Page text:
“A new school, probably the only indigenous one in the United States” is how architect Donald MacDonald characterized the radical School of Architecture that developed at the University of Oklahoma (OU) after WWII. At the time, most architecture schools in the the United States either followed the classical tradition of the French Beaux Arts model or the German Bauhaus model, centered on abstraction and materiality. The University of Oklahoma School of Architecture stood apart from these two trends and created an authentically American approach to design.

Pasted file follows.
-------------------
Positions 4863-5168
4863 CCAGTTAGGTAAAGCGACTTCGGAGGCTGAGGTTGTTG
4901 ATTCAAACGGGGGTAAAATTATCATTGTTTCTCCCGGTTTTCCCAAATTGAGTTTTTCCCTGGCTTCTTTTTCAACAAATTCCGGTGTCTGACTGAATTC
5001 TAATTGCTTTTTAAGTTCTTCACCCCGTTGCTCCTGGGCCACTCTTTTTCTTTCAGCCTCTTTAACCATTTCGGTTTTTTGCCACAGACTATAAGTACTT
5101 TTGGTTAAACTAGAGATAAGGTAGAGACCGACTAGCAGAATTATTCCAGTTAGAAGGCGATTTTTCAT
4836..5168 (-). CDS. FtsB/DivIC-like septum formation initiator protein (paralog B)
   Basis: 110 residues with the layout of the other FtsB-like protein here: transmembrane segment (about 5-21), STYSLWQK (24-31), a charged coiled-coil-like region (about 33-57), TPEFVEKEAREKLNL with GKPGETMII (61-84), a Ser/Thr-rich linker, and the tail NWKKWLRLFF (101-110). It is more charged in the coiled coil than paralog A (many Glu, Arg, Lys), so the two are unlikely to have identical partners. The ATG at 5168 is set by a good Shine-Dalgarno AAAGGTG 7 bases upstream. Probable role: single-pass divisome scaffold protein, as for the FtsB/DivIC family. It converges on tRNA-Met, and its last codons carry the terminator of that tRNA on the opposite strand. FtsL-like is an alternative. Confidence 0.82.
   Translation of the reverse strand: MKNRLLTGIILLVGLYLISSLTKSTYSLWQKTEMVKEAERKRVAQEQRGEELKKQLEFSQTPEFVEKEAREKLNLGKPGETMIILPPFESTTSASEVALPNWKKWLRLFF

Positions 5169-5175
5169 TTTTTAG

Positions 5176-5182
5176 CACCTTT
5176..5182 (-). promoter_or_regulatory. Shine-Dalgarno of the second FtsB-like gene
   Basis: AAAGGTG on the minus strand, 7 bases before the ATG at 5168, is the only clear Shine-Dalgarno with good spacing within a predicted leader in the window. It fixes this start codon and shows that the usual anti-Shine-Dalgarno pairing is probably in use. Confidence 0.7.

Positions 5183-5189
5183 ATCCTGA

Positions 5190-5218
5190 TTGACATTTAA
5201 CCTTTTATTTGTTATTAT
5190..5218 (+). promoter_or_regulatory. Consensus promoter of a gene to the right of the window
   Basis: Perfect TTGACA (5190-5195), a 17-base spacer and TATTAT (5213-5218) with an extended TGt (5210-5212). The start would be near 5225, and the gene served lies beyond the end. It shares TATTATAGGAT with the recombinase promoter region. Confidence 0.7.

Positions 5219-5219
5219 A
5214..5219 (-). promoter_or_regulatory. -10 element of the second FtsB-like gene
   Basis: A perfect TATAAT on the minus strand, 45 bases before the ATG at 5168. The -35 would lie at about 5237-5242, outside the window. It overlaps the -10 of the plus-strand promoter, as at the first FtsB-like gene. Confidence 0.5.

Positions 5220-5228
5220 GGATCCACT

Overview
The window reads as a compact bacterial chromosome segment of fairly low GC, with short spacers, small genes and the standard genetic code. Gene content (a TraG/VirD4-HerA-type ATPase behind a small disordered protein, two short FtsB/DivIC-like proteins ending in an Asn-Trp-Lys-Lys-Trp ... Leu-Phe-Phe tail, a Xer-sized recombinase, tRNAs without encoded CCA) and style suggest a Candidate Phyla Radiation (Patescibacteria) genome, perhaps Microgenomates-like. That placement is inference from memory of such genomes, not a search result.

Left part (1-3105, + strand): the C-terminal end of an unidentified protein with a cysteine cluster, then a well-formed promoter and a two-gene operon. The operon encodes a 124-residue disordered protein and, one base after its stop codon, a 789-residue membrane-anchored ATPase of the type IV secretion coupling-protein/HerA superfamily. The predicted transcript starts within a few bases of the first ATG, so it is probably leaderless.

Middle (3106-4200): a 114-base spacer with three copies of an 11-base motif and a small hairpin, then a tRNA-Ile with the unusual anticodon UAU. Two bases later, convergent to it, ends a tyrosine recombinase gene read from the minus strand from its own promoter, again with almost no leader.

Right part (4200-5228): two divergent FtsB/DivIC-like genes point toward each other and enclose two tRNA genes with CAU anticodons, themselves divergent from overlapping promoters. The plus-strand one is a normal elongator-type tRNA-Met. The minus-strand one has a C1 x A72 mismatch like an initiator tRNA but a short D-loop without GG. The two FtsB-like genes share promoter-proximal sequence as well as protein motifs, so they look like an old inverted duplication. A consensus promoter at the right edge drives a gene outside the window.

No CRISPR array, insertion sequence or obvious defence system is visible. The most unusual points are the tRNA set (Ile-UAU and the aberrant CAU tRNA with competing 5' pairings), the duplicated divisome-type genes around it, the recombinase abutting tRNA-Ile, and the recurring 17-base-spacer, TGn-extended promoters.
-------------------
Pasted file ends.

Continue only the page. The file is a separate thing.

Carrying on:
Under the leadership of Bruce Goff (1904-82), Herb Greene (b. 1929), Mendel Glickman (1895-1967), Elizabeth Bauer Mock (1911-98), and others, OU faculty developed a curriculum that emphasized individual creativity and experimentation. Students were taught to look to sources beyond the accepted canon of Western architecture and to find inspiration in everyday objects, the natural landscape, and non-Western cultures such as the designs of Native American tribes. The results of this pedagogical experiment—the fantastic environments imagined on paper and through built works—are characterized by experimental forms, attention to context, and material resourcefulness. The architects of the American School have long been characterized as renegades, iconoclasts, and apostates.